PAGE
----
The Scottish Visitor

Robert Stevenson (1772 – 12 July 1850), the grandfather of the author Robert Louis Stevenson, was a Scottish lighthouse engineer. He built twenty-three lighthouses in Scotland alone, including Bell Rock lighthouse.

In the summer of 1801, Stevenson embarked on an eight-week tour of the English lighthouses. His diary of that journey, along with later trips in 1813 and 1818, was edited by his great-grandson D. Alan Stevenson,  and published by Thomas Nelson and Sons in 1946, under the title “English Lighthouse Tours”.

This is Stevenson’s account of his visit to the Liverpool lighthouses.

From the Isle of Man I went in the Packet to Liverpool, and in my way thence to the lights on the Smalls and at Milford Haven, I took Bidston Hill and Sea Lights, the Lake (Hoylake) lights, Point of Air light and the Skerries light. Bidston Hill and Sea lights are generally termed the Liverpool leading lights ; being so situated that when the mariner brings them to appear as one light he is then in the proper direction for avoiding the sandbanks on taking the channel for Liverpool. The light from Bidston Hill is from oil with one reflector of silvered glass, which is no less than thirteen and a half feet diameter and its focus four feet. This immense reflector is illuminated by one large cotton wick which consumes one gallon of oil in four hours. This lighthouse is remarkable well taken care of — being in every respect clean and in good order. I cannot see any good reason for expending such a quantity of oil for one reflector as the same quantity would answer for thirty reflectors of twenty inches diameter, and I am confident that seven such reflectors would give an equal if not a superior light. Probably it may have been thought, as the light is wanted in the same direction with the rays of the Sea light, that therefore there ought to be but one reflector in each lighthouse. This, however, is proceeding upon a mistake, as seven or greater number of reflectors may be so set that their rays shall have an identical path.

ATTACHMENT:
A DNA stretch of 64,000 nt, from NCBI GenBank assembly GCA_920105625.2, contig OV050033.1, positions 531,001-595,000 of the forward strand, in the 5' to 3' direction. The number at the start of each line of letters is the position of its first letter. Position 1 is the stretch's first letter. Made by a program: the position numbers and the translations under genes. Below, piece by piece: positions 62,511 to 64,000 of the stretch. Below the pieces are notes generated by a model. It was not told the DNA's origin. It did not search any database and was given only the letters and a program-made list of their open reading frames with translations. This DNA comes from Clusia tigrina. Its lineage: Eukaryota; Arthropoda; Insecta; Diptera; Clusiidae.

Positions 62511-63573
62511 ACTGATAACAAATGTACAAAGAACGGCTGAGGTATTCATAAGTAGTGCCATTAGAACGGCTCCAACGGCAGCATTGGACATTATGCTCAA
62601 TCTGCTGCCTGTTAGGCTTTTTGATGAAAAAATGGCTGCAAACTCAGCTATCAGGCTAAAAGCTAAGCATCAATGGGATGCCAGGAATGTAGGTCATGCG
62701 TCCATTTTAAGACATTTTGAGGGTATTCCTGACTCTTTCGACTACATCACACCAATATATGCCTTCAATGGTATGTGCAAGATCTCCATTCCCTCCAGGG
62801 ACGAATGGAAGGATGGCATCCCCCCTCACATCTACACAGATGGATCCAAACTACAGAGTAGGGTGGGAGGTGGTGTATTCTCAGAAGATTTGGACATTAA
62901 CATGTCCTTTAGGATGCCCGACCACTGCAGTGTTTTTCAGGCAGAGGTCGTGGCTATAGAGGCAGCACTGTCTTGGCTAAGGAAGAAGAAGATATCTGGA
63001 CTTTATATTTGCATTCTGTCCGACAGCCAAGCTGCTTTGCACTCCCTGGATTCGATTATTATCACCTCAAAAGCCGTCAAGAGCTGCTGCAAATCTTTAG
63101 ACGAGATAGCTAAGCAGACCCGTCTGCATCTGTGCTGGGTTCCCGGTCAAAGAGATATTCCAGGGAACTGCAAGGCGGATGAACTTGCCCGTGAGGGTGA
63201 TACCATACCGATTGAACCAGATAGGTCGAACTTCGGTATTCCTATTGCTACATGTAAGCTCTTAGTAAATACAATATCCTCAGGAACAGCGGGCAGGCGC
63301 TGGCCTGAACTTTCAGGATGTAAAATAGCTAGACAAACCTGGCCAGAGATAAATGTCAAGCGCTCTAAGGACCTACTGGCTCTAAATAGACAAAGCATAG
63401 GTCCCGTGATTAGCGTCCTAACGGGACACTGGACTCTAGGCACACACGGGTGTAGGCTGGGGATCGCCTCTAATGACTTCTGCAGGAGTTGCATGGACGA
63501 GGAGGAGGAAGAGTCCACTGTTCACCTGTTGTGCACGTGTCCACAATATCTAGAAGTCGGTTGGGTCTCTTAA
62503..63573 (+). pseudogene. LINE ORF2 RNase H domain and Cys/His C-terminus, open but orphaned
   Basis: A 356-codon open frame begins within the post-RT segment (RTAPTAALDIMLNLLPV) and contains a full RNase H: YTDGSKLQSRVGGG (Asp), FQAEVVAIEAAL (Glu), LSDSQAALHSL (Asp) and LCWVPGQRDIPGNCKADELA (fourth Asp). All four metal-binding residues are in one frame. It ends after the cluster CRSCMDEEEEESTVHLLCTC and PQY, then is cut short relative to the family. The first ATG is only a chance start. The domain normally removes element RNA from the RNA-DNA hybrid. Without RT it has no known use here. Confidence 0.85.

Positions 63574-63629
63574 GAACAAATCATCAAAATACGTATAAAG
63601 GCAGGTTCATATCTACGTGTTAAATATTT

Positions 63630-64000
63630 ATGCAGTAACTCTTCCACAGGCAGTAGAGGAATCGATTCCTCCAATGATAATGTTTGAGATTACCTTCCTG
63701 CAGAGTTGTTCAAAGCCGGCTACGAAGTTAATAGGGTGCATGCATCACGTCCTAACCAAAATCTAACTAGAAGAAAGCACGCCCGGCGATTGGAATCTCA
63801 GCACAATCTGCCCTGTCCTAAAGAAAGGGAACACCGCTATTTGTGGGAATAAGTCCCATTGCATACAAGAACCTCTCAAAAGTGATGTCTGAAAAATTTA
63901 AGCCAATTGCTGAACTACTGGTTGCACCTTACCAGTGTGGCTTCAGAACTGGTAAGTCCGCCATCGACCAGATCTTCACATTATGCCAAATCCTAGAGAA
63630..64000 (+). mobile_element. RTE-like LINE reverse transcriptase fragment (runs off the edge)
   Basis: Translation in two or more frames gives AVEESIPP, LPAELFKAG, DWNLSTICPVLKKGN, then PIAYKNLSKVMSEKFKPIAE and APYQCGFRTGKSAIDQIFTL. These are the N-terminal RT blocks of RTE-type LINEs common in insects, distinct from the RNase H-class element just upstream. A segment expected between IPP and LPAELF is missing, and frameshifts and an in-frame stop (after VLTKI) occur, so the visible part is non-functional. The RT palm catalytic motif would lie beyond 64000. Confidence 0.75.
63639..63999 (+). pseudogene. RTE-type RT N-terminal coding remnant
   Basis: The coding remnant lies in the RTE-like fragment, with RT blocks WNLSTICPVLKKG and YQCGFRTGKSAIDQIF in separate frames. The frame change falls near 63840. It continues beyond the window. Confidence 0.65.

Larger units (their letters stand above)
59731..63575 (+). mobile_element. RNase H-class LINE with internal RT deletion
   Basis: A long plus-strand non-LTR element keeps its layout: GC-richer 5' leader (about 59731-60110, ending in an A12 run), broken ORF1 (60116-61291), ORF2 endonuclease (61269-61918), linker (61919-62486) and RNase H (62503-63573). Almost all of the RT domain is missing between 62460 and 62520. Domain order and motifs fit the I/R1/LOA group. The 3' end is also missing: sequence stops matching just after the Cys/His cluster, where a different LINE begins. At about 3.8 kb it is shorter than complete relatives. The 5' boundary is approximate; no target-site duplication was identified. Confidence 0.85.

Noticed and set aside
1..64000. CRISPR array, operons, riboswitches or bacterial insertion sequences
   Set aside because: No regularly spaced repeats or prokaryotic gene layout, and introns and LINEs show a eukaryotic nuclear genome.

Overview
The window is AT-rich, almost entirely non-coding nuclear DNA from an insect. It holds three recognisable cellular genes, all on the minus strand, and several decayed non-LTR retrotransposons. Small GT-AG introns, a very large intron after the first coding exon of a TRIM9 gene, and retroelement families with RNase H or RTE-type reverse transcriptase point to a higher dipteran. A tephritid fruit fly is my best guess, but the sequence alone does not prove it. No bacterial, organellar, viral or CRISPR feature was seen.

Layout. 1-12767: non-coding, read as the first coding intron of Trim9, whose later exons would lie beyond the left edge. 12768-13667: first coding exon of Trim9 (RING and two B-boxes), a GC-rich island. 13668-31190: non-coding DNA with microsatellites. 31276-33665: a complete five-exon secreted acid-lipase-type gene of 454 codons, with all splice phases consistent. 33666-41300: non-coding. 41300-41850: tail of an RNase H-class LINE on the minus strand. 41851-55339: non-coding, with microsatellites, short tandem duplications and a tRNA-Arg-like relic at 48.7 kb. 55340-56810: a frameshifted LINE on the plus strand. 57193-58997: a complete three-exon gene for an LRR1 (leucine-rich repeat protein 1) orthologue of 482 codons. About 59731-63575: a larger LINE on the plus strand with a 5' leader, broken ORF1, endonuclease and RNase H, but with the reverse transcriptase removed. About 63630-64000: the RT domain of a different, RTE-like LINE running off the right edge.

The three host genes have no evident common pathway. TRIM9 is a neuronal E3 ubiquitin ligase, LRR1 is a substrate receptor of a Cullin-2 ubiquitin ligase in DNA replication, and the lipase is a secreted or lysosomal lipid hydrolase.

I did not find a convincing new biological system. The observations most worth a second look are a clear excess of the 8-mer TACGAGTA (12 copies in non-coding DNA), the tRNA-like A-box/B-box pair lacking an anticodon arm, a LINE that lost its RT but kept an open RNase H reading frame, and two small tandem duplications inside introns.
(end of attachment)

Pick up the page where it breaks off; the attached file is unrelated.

The Sea light is situated near the beach and distant from Bidston Hill lighthouse three miles in a north-west direction. This lighthouse is a huge pile one hundred and thirty-five feet high, and like Bidston, has one reflector of silvered glass seven and a half feet diameter and thirteen inches focal distance. The Lake lights consist of a higher and lower lighthouse with one reflector of silver glass in each, three feet diameter, which are lighted with one wick or torch as in the two lighthouses last described, and are distant from the Sea light about three miles in a south-west direction. The high and low Lake lights are distant from each other about five hundred paces. They are erected for the use of vessels taking Lake Roads when the weather or other circumstances prevent them from getting up to Liverpool. When both lights are seen as one, vessels are then clear of the sandbanks and may stand in for the anchoring ground.

These four lighthouses have been erected by the Trade of Liverpool, under whose management they seem to be conducted with great propriety. At each lighthouse there is one keeper, and although both the Lake reflectors might be kept by one person, yet they prefer two with equal salaries as they are a check upon each other. Besides these, there is a fifth light (supported also by the Trade of Liverpool), namely, Lynas, in the Island of Anglesey, to direct vessels into Beaumaris Bay when put past Liverpool and the Lake roads, but this small light is in use only during the winter months. All of which are instances of a great commercial interest at the Port of Liverpool.

 

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